If you’re a buyer, one word of warning. You’re in a seller’s market where residential home inventory is tight. Don’t get cute during negotiations. Homes are selling fast and generally for more than the asking price. If you like the house, be prepared to move quickly and perhaps pay more than you were planning. Beyond that, here are some talking points that may help you with your home buying strategy.
Buying a home for the right price is an art form and not a do-it-yourself activity. You want to engage a top real estate professional who knows the market, the true value of the home, the potential of the neighborhood and, in the end, one who is a proven negotiator. To start the process, you should first choose a lender and get pre-approved, rather than pre-qualified. The difference is your lender has gone beyond opinion, based on your oral interview, and has fleshed out your financial situation in order to “pre-approve” you. This makes a world of difference in a seller’s market like this. With a pre-approval rather than a “pre-qual” your real estate professional will inform the seller and their agent that you are approved. That’s right, not only does the buyer get approved, but the seller’s home must get approved via inspections and appraisal.
Which leads to the three basic items you must collect and assess: the appraisal, the home inspection and the comps. In addition, if you don’t have the cash, you’ll want to pre-qualify for a mortgage. Your credit score and down payment will factor heavily into the interest rate you’ll pay. Your mortgage payment is comprised of the principle, interest, property taxes and home insurance. To secure the maximum monthly mortgage, a rule of thumb is your payment and other debt should not exceed 36 percent of your gross monthly income. But, one word of caution: If you’re not anticipating a tax refund, you should not exceed 25 to 33 percent of your gross income. After all, you make mortgage payments with your net-payroll proceeds, not your gross.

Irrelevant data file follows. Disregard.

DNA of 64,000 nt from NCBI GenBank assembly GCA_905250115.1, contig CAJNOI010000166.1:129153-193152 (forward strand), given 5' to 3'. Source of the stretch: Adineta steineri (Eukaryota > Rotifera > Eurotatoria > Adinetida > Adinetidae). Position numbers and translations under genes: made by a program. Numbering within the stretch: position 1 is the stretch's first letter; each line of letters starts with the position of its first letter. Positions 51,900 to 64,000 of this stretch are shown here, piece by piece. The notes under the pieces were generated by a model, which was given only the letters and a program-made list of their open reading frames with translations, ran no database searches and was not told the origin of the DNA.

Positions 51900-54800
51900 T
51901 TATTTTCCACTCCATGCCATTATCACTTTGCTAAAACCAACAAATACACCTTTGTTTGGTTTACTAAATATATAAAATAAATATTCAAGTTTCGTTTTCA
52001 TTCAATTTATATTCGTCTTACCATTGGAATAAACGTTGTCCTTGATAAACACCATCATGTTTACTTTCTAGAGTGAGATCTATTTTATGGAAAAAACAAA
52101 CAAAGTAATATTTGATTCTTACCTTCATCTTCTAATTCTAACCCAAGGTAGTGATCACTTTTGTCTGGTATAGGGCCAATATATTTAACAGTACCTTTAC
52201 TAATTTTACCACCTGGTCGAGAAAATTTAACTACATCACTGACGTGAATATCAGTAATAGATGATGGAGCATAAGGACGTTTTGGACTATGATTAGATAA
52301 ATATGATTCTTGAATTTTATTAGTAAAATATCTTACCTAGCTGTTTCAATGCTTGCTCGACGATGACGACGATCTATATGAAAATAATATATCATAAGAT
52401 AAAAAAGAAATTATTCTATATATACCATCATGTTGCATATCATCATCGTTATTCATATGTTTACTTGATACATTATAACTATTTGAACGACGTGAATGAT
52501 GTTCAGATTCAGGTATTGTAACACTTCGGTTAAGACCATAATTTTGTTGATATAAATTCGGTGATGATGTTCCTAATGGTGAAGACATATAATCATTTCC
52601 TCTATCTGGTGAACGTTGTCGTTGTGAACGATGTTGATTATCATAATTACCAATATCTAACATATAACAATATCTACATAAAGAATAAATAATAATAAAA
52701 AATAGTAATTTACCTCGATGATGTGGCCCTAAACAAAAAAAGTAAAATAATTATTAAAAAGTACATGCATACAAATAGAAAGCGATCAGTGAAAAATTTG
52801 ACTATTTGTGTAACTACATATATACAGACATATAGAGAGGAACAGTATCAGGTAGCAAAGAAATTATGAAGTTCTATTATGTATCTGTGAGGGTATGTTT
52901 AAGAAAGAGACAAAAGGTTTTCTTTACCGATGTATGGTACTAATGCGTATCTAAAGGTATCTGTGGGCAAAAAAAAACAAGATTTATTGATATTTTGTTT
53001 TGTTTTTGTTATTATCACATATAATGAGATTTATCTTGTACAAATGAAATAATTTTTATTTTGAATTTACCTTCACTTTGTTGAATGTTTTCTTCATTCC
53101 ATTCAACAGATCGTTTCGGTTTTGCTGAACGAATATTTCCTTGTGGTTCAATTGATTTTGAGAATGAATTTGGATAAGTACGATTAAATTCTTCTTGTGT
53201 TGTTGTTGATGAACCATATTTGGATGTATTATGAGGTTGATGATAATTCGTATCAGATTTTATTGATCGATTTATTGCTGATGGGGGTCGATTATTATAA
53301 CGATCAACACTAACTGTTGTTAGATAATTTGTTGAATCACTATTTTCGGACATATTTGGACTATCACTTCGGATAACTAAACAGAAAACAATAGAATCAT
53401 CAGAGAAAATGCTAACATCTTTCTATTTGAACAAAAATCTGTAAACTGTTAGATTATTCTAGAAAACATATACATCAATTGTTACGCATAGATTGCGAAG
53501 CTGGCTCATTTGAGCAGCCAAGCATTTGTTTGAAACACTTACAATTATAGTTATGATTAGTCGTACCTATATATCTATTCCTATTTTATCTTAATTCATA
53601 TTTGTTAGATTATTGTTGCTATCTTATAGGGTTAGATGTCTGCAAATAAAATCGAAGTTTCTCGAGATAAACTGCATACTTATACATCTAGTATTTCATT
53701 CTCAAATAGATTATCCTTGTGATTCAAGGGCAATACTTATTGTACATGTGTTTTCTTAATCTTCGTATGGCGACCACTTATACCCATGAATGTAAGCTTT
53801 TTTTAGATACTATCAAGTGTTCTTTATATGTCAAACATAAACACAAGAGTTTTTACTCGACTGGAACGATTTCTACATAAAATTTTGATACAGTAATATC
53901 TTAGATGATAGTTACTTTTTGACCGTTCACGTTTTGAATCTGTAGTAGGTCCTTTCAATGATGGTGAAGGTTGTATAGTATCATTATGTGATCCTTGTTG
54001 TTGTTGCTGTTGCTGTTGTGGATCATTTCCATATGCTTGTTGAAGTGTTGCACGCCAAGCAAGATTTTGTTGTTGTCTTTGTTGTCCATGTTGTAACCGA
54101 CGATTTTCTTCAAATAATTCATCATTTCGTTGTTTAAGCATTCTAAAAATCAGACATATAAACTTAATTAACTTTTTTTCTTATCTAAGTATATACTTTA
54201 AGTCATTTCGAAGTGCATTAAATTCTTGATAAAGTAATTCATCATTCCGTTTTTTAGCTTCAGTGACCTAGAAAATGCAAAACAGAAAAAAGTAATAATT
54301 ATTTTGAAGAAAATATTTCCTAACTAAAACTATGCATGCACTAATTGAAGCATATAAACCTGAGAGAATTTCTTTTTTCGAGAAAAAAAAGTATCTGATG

After the 2008 housing debacle, residential real estate appreciation became somewhat suspect as a hedge against other assets with appreciation potential. The market has recovered somewhat, but it may never return to the kinds of gains people were used to before the housing market crash. And, by the way, those gains were not healthy; they were unsustainable. However, in today’s market, appreciation rates averaging 4 to 5 percent may provide a solid long-term investment.
It’s important to contact a financial professional or real estate professional that specializes in home purchasing strategies for buyers entering retirement. Contact yours before making any big decisions.